Can politicians calm public fears of food-borne risks or do they adopt excessively stringent preventive measures?: A political economy approach

The purpose of this paper is to examine politically sensitive food safety problems from the viewpoint of political economy. The model was built in order to clarify the behaviors of consumers and politicians, employing the prospect theory and the median voter theorem. Major findings and policy implications in this study are as follows: Firstly, as an outcome of the theoretical analysis, it is suggested that politicians may magnify consumers’ excessive response to food scares. Secondly, several countervailing factors that can mitigate such consumers’ excessive responses may exist. Nevertheless, in Japan, they may be weak or may have become weak and do not mitigate such excessive responses. Finally, it is recommended that politicians’ staff or advisers with scientific expertise should be reinforced. Furthermore, staff or advisers in consumer interest groups should also be reinforced in order to guide consumers with emotional food-borne risk scares in excess toward rational responses.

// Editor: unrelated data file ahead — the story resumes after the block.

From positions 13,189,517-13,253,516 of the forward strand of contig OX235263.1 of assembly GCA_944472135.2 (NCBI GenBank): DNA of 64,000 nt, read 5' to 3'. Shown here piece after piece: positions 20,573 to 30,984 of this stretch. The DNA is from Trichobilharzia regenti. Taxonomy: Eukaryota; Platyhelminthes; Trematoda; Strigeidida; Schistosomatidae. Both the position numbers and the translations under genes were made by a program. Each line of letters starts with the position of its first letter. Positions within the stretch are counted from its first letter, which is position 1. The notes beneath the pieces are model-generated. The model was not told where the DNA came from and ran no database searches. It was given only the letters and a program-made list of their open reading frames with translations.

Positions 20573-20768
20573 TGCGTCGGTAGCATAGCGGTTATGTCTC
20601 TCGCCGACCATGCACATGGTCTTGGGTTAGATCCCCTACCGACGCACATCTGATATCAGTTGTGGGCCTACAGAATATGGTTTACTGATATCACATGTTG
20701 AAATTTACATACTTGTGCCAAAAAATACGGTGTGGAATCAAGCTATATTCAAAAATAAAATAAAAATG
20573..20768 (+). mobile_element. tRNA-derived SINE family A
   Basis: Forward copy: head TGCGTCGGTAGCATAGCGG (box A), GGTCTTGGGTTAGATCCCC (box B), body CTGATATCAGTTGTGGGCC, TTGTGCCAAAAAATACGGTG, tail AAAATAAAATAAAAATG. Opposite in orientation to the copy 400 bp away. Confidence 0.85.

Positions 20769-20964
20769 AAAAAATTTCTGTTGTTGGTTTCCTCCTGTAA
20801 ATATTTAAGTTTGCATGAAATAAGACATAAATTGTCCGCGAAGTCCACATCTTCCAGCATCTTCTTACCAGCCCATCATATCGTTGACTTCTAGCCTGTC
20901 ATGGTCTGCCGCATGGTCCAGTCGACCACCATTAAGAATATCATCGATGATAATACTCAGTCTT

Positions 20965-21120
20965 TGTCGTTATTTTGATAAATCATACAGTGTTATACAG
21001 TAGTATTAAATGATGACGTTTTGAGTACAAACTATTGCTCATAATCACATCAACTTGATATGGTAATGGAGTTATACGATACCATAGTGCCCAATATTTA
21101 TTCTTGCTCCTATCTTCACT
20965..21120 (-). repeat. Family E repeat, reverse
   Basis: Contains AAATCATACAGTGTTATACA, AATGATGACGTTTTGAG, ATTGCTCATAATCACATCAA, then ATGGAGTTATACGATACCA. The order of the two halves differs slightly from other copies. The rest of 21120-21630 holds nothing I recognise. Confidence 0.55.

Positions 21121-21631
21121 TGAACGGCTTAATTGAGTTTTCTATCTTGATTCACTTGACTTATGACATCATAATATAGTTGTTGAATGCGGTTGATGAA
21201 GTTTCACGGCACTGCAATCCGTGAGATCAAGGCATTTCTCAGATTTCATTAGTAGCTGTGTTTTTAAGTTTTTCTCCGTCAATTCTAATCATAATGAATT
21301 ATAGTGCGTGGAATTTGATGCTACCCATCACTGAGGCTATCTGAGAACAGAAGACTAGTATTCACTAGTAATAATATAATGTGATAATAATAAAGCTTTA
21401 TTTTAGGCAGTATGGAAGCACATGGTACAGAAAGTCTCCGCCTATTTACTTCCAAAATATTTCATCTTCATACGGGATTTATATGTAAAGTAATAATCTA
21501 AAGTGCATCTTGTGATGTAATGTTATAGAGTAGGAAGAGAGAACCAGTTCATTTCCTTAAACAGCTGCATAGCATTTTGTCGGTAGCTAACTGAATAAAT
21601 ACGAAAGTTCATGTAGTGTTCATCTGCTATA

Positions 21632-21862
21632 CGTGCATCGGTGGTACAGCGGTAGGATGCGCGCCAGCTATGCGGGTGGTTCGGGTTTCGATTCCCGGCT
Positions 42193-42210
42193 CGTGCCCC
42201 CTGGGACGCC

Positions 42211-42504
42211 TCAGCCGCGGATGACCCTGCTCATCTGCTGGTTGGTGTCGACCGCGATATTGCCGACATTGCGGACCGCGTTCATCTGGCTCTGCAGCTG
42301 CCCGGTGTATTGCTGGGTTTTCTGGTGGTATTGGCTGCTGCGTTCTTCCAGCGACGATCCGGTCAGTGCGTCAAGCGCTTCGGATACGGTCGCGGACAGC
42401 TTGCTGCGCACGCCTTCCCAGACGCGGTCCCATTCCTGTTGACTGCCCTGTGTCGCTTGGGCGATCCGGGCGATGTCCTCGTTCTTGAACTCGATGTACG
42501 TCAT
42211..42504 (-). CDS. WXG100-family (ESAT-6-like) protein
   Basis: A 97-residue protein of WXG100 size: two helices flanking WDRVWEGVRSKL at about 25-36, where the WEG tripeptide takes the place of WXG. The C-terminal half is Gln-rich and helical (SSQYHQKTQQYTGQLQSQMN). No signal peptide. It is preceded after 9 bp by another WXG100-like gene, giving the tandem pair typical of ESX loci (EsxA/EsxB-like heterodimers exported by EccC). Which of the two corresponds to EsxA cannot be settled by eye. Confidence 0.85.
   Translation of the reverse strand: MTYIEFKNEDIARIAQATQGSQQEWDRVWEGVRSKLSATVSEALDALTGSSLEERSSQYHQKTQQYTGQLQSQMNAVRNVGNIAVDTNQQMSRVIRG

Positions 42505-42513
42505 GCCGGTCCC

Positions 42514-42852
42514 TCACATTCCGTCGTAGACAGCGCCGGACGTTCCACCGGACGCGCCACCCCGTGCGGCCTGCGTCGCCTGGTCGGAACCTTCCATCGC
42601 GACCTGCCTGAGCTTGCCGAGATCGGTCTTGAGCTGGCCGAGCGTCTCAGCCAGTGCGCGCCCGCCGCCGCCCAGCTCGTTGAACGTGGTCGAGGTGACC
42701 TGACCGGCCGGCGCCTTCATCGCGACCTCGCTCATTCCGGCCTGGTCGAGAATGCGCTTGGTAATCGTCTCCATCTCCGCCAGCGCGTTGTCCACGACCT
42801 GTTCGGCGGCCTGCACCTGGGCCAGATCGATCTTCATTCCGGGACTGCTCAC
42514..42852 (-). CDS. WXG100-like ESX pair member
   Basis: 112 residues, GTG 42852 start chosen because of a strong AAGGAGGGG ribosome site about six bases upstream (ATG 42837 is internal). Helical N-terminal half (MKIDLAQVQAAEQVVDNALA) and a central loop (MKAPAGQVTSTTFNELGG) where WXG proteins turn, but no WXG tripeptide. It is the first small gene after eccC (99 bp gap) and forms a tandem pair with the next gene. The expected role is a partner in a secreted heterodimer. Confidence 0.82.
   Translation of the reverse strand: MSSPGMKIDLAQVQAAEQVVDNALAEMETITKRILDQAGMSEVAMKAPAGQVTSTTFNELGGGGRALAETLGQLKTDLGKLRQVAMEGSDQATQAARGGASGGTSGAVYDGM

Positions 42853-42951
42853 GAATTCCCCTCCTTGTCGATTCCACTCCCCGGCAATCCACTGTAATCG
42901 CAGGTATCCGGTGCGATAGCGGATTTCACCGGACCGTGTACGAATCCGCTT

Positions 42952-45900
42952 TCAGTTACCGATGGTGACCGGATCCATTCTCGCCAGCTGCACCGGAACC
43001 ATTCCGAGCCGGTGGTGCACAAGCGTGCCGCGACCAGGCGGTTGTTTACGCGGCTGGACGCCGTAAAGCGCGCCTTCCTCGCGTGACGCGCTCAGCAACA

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 Record created 2017-04-01, last modified 2020-10-28

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